Another interesting dimension of this area is that it is essentially a multi-disciplinary endeavour. Technology acts in this area as a bonding element for each of the services which it underpins, so many other groups of professionals are required in order to create meaningful services. Although this area has computer science and sensing at its core, it also requires interventions from various branches of engineering, architecture, social sciences, environmental sciences, emergency services, city planners, and many more, ultimately citizens themselves (as they are the best to indicate which services they need). Hence this area is a fascinating opportunity for society to grow in a more organic way with a more democratized and decentralized way of using progress for common good.
The journal will consider submissions from various disciplines addressing the following (non-exhaustive list of) areas:
Technological infrastructure for smart cities support: sensing, actuation, sensor networks, interfaces, artificial intelligence, big data and machine learning, Internet of things (IoT), embedded systems, radio frequency identification (RFID), near field communication (NFC), ubiquitous computing, pervasive computing, cyber-physical systems (CPS), virtual reality, augmented reality, robotics, context awareness, autonomic computing, decision support systems, knowledge creation, human-computer interaction.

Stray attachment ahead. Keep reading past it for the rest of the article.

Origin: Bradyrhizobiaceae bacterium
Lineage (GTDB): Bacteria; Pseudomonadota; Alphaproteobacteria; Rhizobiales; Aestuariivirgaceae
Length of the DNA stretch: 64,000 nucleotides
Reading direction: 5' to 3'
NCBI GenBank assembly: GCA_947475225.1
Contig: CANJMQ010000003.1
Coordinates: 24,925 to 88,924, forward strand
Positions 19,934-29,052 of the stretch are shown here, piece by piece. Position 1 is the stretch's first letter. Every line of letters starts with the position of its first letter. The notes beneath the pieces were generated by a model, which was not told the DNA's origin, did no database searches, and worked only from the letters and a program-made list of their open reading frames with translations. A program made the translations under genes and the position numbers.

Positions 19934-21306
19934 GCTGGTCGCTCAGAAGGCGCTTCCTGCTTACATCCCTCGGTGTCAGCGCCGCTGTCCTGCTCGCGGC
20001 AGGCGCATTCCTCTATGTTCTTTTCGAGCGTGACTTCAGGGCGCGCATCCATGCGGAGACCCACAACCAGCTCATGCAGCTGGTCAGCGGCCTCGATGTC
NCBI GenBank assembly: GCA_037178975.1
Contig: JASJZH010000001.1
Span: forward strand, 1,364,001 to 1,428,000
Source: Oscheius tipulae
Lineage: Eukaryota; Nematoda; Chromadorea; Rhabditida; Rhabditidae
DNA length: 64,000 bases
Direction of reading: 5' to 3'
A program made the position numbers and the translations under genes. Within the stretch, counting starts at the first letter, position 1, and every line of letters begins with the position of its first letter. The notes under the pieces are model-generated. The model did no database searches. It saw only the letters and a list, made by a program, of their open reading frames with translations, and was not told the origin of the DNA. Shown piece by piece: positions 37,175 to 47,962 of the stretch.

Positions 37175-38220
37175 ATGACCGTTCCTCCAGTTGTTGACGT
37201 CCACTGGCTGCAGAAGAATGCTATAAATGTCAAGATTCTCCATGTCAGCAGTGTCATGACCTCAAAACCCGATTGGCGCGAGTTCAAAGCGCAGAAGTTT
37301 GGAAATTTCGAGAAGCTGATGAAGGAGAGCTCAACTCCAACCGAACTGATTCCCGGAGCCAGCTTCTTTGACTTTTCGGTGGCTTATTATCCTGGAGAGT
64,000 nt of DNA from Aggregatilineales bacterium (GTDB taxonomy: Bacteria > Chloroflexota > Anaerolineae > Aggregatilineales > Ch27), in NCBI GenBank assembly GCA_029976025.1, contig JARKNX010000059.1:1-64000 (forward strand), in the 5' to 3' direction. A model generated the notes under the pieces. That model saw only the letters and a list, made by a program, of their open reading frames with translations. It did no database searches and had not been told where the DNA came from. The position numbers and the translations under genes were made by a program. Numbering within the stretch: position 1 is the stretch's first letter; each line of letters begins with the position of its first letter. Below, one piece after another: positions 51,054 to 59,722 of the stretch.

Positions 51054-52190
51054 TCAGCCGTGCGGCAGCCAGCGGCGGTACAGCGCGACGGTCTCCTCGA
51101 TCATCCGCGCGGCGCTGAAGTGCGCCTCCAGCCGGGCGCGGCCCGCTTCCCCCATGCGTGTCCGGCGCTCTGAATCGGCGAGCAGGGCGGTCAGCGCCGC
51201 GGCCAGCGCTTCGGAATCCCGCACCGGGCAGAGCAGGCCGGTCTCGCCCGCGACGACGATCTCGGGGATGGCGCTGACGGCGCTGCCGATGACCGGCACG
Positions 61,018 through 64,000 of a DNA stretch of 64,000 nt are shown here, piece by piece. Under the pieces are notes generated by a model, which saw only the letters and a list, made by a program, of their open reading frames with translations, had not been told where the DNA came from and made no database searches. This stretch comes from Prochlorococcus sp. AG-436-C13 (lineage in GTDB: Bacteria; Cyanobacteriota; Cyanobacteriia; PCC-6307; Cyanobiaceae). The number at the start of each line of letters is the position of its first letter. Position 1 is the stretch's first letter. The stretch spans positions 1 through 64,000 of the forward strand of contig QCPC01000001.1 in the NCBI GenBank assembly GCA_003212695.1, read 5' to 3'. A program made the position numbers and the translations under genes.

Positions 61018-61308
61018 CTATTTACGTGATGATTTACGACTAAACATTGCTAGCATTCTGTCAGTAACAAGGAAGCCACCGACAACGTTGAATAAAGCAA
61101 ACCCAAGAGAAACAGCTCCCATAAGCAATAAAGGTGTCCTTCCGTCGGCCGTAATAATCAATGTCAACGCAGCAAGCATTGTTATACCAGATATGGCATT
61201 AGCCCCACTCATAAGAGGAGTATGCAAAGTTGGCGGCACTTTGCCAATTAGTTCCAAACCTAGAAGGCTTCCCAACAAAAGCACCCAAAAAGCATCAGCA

“Smart” sub-systems: smart campus, smart homes, ambient assisted living, smart hospitals, e-health, m-health, telemedicine, smart transport, smart shopping, smart industry, smart farming, smart water management, smart waste management.
Urban mobility: automated and connected urban systems, accessibility, interconnected public spaces, smart parking, smart mobility, electric vehicles, autonomous vehicles, intelligent transportation systems, mobile ad hoc networks (MANETs), Vehicular ad hoc networks (VANETs), vehicle-to-everything (V2X).
Data management: cloud computing, fog/edge computing, analytics, visualization, GDPR, privacy, security, blockchain, participatory sensing, citizens as scientists.
Responsible innovation: sustainability, accelerating decarbonisation, smart grid, energy efficiency, renewable energies, monitoring and verification of building performance, resilience, global warming governance (mitigation, energy systems, environmental justice, adaption).